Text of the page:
Electrical and Electronic Engineering  Theses
Electrical and Electronic Engineering  Theses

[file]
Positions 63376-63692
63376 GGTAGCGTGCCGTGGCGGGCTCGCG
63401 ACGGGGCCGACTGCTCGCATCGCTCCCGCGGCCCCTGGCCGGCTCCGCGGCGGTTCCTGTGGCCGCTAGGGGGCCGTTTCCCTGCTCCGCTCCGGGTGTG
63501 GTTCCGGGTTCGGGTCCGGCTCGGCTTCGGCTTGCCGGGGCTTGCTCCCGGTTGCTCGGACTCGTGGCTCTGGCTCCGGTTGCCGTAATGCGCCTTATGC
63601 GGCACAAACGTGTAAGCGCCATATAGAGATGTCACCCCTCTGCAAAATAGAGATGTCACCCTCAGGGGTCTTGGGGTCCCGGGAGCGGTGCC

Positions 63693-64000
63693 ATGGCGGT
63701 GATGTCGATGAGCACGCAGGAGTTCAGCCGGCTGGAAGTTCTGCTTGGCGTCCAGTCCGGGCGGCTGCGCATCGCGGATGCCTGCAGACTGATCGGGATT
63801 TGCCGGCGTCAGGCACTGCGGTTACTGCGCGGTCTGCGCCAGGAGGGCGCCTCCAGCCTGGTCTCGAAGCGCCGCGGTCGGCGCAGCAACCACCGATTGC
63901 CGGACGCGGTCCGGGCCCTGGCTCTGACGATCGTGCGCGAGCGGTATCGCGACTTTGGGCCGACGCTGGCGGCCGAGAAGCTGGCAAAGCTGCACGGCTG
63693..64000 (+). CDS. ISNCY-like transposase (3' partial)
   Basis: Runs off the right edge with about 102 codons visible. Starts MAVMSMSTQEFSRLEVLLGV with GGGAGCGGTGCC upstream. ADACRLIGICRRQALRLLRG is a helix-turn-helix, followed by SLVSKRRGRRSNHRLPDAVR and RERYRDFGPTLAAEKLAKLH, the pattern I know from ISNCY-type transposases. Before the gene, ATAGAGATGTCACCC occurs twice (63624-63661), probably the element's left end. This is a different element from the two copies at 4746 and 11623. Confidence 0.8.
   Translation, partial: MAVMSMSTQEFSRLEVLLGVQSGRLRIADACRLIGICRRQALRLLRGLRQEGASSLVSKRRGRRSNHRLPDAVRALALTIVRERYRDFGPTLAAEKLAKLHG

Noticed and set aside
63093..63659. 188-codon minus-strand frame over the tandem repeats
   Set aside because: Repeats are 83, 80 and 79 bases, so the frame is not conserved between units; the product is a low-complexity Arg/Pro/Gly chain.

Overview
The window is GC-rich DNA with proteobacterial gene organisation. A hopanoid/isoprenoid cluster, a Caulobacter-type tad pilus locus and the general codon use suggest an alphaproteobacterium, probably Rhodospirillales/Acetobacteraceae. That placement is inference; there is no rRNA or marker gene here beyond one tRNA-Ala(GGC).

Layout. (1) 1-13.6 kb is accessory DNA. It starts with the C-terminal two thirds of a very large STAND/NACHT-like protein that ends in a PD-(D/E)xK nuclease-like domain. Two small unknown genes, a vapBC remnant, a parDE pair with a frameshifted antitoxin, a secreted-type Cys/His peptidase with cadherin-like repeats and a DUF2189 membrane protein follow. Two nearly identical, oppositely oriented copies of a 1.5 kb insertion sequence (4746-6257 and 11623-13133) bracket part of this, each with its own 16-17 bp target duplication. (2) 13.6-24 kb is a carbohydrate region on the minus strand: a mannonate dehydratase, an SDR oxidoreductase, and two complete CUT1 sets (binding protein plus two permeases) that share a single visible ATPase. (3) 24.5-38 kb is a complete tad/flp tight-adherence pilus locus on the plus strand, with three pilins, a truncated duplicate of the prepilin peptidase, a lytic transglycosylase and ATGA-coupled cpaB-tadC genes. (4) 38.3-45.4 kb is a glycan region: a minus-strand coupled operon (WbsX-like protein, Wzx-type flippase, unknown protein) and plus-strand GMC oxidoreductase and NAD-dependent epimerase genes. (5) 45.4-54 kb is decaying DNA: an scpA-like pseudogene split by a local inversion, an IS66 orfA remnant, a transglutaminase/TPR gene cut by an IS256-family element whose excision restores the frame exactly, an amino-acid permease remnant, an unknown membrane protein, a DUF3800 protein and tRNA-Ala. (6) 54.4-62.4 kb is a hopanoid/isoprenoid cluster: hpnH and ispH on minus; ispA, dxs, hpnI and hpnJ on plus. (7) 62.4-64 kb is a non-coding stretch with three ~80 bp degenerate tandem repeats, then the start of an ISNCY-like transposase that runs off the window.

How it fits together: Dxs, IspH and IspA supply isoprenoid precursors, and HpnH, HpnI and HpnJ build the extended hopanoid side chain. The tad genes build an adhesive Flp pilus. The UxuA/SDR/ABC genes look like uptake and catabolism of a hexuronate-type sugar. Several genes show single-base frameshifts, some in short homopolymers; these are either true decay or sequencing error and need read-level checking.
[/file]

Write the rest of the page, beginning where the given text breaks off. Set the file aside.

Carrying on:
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ItemSynchronisation in signed complex networks motivated by neural population networksAhmadizadeh, Saeed ( 2017)Synchronisation is a ubiquitous phenomenon which is observed in a wide range of network applications. The absence or presence of synchronisation depends on network features which are characterised by two factors: (i)~dynamics of each subsystem and (ii) network topology. This thesis develops tools for analysing synchronisation via the aforementioned two factors. Our results concerning the network topology are quite general, and, the rest of results are tailored for networks of neural populations. Nevertheless, they can be adopted for other classes of networks. Neural mass populations describe the averaged activity of cortical ensembles which, from the modelling perspective, is particularly important for epilepsy, as this is the scale observed through clinical electroencephalographic (EEG) and intracranial EEG recordings. From the analysis point of view, these networks pose new challenges in studying synchronisation, as their models are nonlinear and their interconnections are directed with both positive and negative weights which, in network science, are known as directed signed graph networks. First, bifurcation analyses are conducted to explore various ranges of behaviours that can be generated by a simple network of neural populations by initialising it around equilibrium points. The underlying network contains two neural populations; each of them is modelled by a wellknown JansenRit model. For different values of interconnection gains, bifurcation diagrams are presented, where the input to the neural regions is the bifurcation parameter. The bifurcation analyses reveal that this network can generate various unexpected oscillatory activities, such as delta wave. Surprisingly, by changing the value of the input in one neural population, another neural population shows spikewave output observed during epilepsy. Using human clinical data, we also investigated the suitability of these models for monitoring seizures. To analyse a larger network of neural populations, we use mathematical tools from control theory and graph theory to study synchronisation in WilsonCowan oscillators. This class of oscillators describes the activity of both excitatory and inhibitory populations of neurons and reproduces selfsustained oscillations observed in EEG signals. Since the interest is to investigate synchronisation with respect to a specific limitcycle, that is responsible for producing oscillatory output, we linearise the model of the whole network around that limitcycle, leading to a periodic linear timevarying system. By applying an appropriate change of coordinates, we transform the linearised system to a new system that itself contains a number of subsystems. We then observe that stability~(instability) of those subsystems, excluding one of them, implies the presence~(absence) of synchronous behaviour in the original network. The stability/instability of aforementioned subsystems depends on parameters of the models, as well as eigenvalues of a socalled ``Laplacian matrix" which solely depends on interconnection gains~(network structure). We propose a combination of numerical and theoretical approaches to check the stability/instability of those subsystems in terms of their eigenvalues. To prove the stability and instability results, we use Floquet theory along with Lyapunov stability and Chetaev instability theorems. For the numerical approach, we use a tool from robust control theory. We also investigate how changes in the network can affect the presence/absence of synchronisation. These results are developed using Weyl's inequality and results from the first part of analysis. Eigenvalues of the Laplacian matrix play a crucial role in reaching objectives such as synchronisation, formation control and etc in all network applications. For directed signed networks, it is still challenging to characterise eigenvalues of Laplacian matrix in terms of network structure. To this end, we consider a class of directed signed networks that have a specific property : the real parts of the nonzero eigenvalues of its Laplacian matrix are positive. This property, called a ``nice property", and ensures that this class of network achieves synchronisation for applications such as the decisionmaking in social networks. The absence of this nice property leads to the absence of synchronous behaviour in applications such as in neural populations. Under a mild assumption, we provide a necessary and sufficient condition under which the following statement holds: ``if edges between an arbitrary pair of nodes are perturbed with negative weights that satisfy an easily computed bound, the perturbed network has also the nice property. Furthermore, under certain conditions, we identify ``sensitive pairs of nodes", which if connected by infinitesimal negative weights, the network cannot have the nice property. Our proof techniques for these results are novel and based on tools from linear algebra.